I am one of those lucky people who do not have allergies and rarely has a cold, so I am not generally up on the latest and greatest over the counter (OTC) remedies for sufferers. However, this is a frequently asked question, so with the help of Divers Alert Network, I hope to shed a little light on this.
I have heard more than one diver complain recently about their allergies, especially in the spring. In an allergy sufferer, an allergen, such as pollen, is inhaled in through the nose, causing the mast cells to release histamine. Histamine release causes a lot of fluids to be produced, resulting in runny nose, tearing eyes, congestion and sneezing, all in an effort to flush that invader out of the body. The bad thing is that once one allergen particle is flushed out, surely another will enter, reigniting the cycle.
Antihistamines are readily available over the counter, but it is important to remember that even OTC medications have unwanted side effects. Side effects of antihistamines include drowsiness, dry mouth, blurred vision and increased heart rate. Increased heart rate can result in greater excitability in a diver, in some cases increasing the risk of panic. Drowsiness can be particularly troublesome for divers, since it can be heightened by nitrogen narcosis. If you are someone who experiences drowsiness when taking antihistamines, you may have better luck with a non-sedating agent, such as Claritin or Allegra.
If OTC antihistamines become ineffective in mitigating the symptoms, some doctors prescribe inhaled steroids. This medication, sprayed up the nose, acts locally and therefore does not have the troublesome side effects of medications that act systemically. The down side, however, is that it takes several days of treatment for them to work, so it requires some preplanning if a diver intends to use them on a dive trip.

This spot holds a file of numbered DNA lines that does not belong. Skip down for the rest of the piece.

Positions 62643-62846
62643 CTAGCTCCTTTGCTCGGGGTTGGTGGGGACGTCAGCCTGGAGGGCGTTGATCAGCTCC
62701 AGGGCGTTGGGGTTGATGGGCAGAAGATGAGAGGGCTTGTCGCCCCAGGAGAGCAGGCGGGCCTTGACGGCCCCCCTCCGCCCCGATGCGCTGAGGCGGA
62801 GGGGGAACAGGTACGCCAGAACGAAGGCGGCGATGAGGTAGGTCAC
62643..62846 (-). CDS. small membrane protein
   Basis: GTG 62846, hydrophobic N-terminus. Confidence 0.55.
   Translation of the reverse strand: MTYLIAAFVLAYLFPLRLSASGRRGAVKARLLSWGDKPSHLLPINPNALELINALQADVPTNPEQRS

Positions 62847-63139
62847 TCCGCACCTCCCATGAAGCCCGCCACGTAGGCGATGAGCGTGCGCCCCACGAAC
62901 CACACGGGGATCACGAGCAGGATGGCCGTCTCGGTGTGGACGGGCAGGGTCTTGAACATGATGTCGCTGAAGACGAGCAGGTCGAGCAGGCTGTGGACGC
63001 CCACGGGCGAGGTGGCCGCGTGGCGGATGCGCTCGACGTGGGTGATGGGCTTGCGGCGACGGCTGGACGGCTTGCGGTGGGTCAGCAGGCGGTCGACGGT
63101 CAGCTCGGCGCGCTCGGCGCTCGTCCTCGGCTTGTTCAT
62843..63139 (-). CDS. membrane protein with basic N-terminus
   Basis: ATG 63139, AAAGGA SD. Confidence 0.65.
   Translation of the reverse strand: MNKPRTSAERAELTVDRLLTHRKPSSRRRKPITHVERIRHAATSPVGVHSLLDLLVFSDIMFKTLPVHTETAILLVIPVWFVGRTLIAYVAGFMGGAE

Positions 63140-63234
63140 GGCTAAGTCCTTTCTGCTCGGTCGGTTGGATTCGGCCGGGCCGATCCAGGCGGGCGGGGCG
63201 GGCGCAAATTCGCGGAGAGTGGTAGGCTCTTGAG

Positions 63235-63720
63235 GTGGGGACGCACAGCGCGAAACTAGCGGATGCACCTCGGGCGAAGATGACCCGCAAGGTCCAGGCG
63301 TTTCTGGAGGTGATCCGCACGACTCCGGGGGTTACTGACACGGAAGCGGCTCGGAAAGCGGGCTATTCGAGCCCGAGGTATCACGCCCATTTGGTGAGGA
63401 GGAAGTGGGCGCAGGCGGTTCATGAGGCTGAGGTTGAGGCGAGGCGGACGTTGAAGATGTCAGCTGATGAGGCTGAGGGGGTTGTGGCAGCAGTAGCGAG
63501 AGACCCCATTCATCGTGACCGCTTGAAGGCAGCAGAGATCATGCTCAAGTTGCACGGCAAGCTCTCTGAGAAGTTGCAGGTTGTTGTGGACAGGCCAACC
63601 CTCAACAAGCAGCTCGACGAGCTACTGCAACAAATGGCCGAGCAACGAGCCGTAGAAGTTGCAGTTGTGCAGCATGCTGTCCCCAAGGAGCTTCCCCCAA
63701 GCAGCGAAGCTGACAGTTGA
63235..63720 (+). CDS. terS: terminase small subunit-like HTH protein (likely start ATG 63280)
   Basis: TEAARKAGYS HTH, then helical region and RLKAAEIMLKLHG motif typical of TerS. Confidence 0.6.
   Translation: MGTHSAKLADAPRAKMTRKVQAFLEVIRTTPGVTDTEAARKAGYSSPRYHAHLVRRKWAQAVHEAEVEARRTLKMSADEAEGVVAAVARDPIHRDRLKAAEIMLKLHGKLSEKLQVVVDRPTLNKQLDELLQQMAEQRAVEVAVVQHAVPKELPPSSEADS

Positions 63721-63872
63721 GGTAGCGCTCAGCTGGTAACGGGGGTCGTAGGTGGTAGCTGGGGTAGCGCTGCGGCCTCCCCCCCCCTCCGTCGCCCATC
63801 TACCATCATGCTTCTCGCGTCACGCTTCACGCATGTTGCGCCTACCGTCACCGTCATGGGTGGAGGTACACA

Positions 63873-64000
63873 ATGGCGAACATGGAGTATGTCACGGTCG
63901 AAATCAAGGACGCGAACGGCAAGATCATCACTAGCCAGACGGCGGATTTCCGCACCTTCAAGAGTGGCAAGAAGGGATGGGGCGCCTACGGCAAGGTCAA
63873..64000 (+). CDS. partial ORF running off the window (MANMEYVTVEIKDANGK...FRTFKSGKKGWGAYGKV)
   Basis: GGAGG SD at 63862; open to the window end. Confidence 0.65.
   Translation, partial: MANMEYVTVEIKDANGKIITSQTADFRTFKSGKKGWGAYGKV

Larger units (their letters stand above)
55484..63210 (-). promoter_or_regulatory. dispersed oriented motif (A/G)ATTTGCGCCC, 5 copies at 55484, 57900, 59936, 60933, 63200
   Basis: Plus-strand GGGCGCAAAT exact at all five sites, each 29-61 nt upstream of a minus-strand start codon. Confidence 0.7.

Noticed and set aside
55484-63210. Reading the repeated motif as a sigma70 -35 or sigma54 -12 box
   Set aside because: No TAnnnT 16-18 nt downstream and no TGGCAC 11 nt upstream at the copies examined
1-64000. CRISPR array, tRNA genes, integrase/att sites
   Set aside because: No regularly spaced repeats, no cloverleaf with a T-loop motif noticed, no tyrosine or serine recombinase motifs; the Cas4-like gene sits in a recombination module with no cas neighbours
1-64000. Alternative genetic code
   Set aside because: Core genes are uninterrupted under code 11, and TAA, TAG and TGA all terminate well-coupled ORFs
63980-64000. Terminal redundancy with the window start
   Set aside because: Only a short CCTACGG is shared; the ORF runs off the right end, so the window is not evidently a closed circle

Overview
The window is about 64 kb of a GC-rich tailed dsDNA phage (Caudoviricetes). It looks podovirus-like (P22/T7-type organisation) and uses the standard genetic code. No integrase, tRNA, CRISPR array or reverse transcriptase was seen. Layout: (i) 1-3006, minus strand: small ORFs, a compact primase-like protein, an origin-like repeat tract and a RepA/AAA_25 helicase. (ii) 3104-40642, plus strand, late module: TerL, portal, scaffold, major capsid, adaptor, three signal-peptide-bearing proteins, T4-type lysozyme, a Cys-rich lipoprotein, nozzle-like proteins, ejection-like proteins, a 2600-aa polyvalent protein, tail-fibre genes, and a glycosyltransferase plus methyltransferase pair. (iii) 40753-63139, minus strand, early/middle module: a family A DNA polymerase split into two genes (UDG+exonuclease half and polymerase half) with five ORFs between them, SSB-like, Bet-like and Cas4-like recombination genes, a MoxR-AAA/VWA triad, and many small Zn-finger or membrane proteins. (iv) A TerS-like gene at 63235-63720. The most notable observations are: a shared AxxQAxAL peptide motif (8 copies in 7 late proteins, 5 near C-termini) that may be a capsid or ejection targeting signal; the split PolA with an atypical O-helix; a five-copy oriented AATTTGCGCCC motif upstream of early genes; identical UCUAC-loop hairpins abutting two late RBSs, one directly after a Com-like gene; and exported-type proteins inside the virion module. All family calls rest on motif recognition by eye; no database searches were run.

Sinus congestion and its accompanying discomfort when diving can be the body’s response to a cold. In an effort to get as much of the body’s infection fighting tools, such as antibodies,and white blood cells, to the site of assault, blood vessels dilate, essentially opening the flood gates so all of our body’s helpers can stream to the site of the infection on a river of fluids. The result is a gunked up head.
Decongestants containing sympathomimetic agents, such as Sudafed (pseudoephedrine), cause the blood vessels in the nose to shrink, thus closing the flood gates and relieving symptoms. However, they can also increase heart rate and blood pressure. Again, the danger with increased blood pressure and heart rate can make a diver feel “jittery” and less able to deal with problems underwater without panic. These types of medication should be taken 30 minutes before diving, and care should be taken to assure that the formulation chosen will act for the full duration of the dive(s). Alternatively, there are nose sprays that are very effective in opening sinus passages that will not cause the jitteriness, but as they cannot be used for more than 3 days in a row, they may not be the solution if a diver is experiencing symptoms while on a dive trip.
It may be necessary to take some medications to save a dive or dive vacation, but caution should be exercised when using them. Ideally, a diver should try a medication and monitor the side effects on dry land before attempting to try it while diving. Even if no side effects are noted during the trial, still remain alert to them on any dive, as the effect of diving on the way medications react in the body are not fully understood. It is also important to investigate any possible interactions between OTC meds and prescriptions taken. For more information, check the Divers Alert Network website, your local pharmacist, or your physician for the best up to date advice.